I have several 64 bit laptops from Toshiba, HP, Dell and ASUS as well as SONY Viao’s I run Micro Planner X-Pert in a 32 bit environment on all of these with other 16bit and 32 bit applications which I use in my Forensic Delay Claims practice


  21. I use 64 bit operating system on an X64 based processor Intel i5 with 8 GB RAM. Because of the limit 32 bit operating system impose on RAM, I consider 32 bit systems archaic as I frequently run several applications at the same time to move information among the applications. Frequently I must keep open several versions of my schedule at the same time for comparison purposes and this can slow the computer if using 32 bit system.

    Downgrading to a 32 bit is not a good option. As a matter of fact I do not have any spare license for a 32 bit operating system because I used them to upgrade from Windows 7 pro 64 bit to Windows 10 pro 64 bit OS.

    I also used virtualization before but it was inefficient having to move from current machine to virtual machine. Re-sizing the window of the virtual machine was poorly implemented by the windows operating system and very slow.

    For my portfolios of many 700 activities jobs the 15,000 k records limit might be unacceptable, especially if by this you mean any single line on each of the database table represents a record.

    I do not understand your unwillingness to upgrade your software to be fully compatible with a 62 bit operating system and make life easier to all your users as well as to those willing to explore your software.

  22. The need to resource level Spatial Resources is not knew. For decades there has been American software commercially available that can handle spatial resources, one of them is Aurora. Last time I contacted Aurora their price was a bare $200,000 US$ per installation that included 10 licenses.

    This is an option to model Spatial Resources in an efficient way that dynamically takes care of the temporal relationships resource leveling algorithms create.

    – “Spatial resources are required by a group of activities, rather than a single activity as renewable resources. The spatial resource is occupied from the first moment an activity from the group starts until the finish of all activities from that group.”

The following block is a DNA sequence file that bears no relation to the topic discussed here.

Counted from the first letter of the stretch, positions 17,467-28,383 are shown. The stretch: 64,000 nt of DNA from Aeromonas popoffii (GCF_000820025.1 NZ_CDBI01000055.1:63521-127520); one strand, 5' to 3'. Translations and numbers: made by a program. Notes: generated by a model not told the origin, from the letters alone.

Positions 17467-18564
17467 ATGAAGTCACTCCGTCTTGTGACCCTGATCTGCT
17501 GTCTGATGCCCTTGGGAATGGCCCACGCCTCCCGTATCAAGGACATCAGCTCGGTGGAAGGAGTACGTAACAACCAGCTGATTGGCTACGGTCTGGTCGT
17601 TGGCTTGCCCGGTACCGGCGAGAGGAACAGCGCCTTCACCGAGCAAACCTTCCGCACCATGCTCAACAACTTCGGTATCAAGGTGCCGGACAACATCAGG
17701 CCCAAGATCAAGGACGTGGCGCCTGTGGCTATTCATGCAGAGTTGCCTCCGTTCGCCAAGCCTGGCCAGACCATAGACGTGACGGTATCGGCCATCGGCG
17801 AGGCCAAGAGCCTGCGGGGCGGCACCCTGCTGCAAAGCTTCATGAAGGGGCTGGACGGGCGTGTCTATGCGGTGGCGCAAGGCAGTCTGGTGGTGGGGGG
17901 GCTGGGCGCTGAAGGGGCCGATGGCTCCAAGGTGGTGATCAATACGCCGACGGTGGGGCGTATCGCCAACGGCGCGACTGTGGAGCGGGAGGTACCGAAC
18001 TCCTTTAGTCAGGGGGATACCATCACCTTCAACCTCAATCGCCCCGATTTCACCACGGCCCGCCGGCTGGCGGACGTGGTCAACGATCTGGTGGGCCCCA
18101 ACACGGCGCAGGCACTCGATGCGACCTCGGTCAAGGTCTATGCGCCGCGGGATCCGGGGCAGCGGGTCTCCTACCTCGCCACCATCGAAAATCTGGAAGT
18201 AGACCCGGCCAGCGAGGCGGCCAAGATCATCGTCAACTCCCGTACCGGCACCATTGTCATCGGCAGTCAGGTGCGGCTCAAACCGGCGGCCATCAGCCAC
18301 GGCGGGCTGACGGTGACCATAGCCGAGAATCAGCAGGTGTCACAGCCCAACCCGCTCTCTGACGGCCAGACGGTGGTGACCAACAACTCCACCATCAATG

Leveling Spatial Resources requires leveling a group of activities, in schduling jargon leveling a Hammock or Summary Task.

    I do not believe that what Boeing and NASA is doing is anti-American or bad practice. On the contrary, what they are doing, looking for the advancement of out technologies and keeping a vision for open markets is the American Way.

    I have a taste for champagne but a pocket for “Mavi”, an inexpensive sugar cane extract that is somewhat fermented. I do not use or like Microsoft Project American software but at least it can efficiently tackle Spatial Resources, something Primavera P6 American software that cannot dream to do with dynamic temporal relationships. I have a global vision and use the best option that fits my needs and my economic reality.

    • You do not need to advocate bad practice to achieve the simple requirement to deal with what you call ‘spatial resources’ – most other simply call resources or equipment. From the perspective of the Schedule Assessment Guide, all you are waffling on about is 4 lines on page 53 out of 244. The paragraph is advisory (‘should’) not mandatory (‘must’). Summary activities should summarize not control.